Larry: If you were to ask me, “Did you love your wife as Christ loved the Church?”, I must tell you that’s a big question, and I’d love to say, “Yes.” But I realised it’s quite impossible to do so perfectly, because all of us have different starting points in life. If I’d been brought up in a healthy, wholesome and well-functioning family, my relationship with my wife would have been better because I had this model of love. So when Paul talked about loving your wife as Christ loved the Church sacrificially and unconditionally, it was a foreign concept to me because I didn’t experience that level of love in my earthly family.

But as God led me through the difficulties that I experienced in my marital relationship, He also moulded me to become more Christ-like. And as I became more Christ-like, I found following God’s instructions easier. To love like Christ, I have to first become Christ-like.

I’d say that in trying to love as Christ loves, what I did particularly well was to sacrificially protect and provide for the family, and to be willing to die for them. I tried to be as good a father as I possibly could, and to love my wife in the way that she needed to be loved, according to how I believed a husband should love his wife.

3. So Larry, when you look back on your marriage journey, what are some things you wish you did differently to express your love to your wife better?

Larry: My wife and I came from different backgrounds, and we saw life through lenses shaped by our individual experiences. We had different expectations of our own roles in marriage, which we brought with us into marriage from our families of origin.

If I were to go back in time, I’d have started our marriage by loving my wife in the manner she needed to be loved, to communicate my needs to her through healthier means in order to avoid some of the conflict that arose from unmet needs and lessen the pain we had to endure. In the same vein, if my wife had communicated her needs better and I had listened more, we could have understood each other better.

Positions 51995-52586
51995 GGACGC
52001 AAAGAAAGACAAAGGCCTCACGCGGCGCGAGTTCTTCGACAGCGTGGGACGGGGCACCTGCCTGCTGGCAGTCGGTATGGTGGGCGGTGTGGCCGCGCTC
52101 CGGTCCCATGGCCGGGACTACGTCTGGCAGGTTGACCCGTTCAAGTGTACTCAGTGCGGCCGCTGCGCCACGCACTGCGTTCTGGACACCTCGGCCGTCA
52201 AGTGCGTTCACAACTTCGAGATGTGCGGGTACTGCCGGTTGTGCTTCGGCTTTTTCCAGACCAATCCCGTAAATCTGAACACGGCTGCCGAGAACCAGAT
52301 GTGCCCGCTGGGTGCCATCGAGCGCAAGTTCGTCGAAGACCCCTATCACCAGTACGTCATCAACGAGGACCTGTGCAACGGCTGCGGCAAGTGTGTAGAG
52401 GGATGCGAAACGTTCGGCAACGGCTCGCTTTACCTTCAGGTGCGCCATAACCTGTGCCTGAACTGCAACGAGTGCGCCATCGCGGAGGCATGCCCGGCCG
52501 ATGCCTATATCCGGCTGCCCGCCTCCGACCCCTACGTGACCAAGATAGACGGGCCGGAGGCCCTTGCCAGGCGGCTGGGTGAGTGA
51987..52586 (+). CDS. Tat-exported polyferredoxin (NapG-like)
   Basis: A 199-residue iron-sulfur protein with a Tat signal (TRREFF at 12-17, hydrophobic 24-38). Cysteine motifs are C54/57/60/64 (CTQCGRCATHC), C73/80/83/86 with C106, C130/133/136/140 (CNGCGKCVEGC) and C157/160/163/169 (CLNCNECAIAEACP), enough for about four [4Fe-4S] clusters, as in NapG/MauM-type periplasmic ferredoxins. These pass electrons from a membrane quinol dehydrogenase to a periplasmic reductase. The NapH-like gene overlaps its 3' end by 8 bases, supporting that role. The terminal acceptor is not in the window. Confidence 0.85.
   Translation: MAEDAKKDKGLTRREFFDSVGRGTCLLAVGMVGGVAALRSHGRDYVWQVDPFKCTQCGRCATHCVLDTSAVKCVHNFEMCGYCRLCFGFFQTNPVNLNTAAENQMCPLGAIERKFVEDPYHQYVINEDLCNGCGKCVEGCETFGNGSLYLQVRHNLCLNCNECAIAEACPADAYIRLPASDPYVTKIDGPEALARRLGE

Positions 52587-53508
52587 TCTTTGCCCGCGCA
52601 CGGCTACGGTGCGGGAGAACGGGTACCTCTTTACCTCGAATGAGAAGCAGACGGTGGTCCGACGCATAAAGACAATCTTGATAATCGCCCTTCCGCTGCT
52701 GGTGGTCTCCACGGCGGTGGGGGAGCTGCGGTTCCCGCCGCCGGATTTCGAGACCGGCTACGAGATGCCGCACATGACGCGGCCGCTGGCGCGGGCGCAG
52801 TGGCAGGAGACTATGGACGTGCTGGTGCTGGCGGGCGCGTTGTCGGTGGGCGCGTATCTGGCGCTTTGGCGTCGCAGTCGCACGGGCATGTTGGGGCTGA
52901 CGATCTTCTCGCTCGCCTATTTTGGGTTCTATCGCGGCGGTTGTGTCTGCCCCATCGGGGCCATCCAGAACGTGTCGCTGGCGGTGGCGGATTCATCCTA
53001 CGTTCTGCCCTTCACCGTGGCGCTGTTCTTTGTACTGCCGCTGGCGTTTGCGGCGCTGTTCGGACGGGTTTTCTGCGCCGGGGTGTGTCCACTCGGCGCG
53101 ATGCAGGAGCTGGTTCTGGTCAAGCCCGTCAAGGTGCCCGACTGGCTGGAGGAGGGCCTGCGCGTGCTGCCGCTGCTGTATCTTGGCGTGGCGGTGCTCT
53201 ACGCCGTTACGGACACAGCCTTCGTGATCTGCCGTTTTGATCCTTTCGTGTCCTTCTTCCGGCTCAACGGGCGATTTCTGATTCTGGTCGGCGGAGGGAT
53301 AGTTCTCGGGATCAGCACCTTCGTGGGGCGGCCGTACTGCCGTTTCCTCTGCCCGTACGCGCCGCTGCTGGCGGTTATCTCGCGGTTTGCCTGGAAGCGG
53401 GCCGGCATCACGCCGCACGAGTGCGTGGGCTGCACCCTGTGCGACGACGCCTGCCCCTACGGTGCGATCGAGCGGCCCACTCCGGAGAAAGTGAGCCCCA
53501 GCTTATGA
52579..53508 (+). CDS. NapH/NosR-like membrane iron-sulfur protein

4. How is God leading you to love your wife more?

Larry: As we grow in Christ-likeness, we also learn to set aside all our emotional baggage. When I became aware of my own issues, I realised that a lot of problems in my marriage were contributed by the baggage I carried. As God began to deal with these issues, I became freer to love my wife in the way God wanted me to love her. I can’t love my wife like Christ if I’m not Christ-like. But the more Christ-like I become, the easier it is for me to follow Christ in doing what He wants me to do, including loving the people around me.

Marcus: I didn’t feel or express a wide range of emotions before I started dating, and understanding these emotions was alien to me. So there are days now when I would fall back into that state, making me not particularly sensitive to my wife’s emotions, what issues she wants to talk about, or even if she wants to hear about my day. But I thank God that He constantly jolts me out of that “default” state and convicts me to not be too comfortable. He reminds me of what I can do more to show love to my wife. God persistently shows me how worthy of love she is, and that’s very helpful.

Sometimes when I’m angry with her and can only focus on the negative aspects, God brings to my mind all that she has done out of her love for me, to remember her good traits, and then I see that she deserves more than what I am giving her. This challenges me to change, and to guide her towards holiness.

I understand that when I love her and fulfil my role as her husband, she will also understand how Jesus loves the Church, His beautiful Bride.


I hope that their invaluable insights on how they love their wives, as Christ loves the Church, have given you a better understanding of living out this biblical principle that God calls husbands to uphold in His design for marriage. ©2017 Whole Life. All rights reserved.

This article was first published on Focus on the Family Singapore's website. Visit for more content and resources for parenting and family life.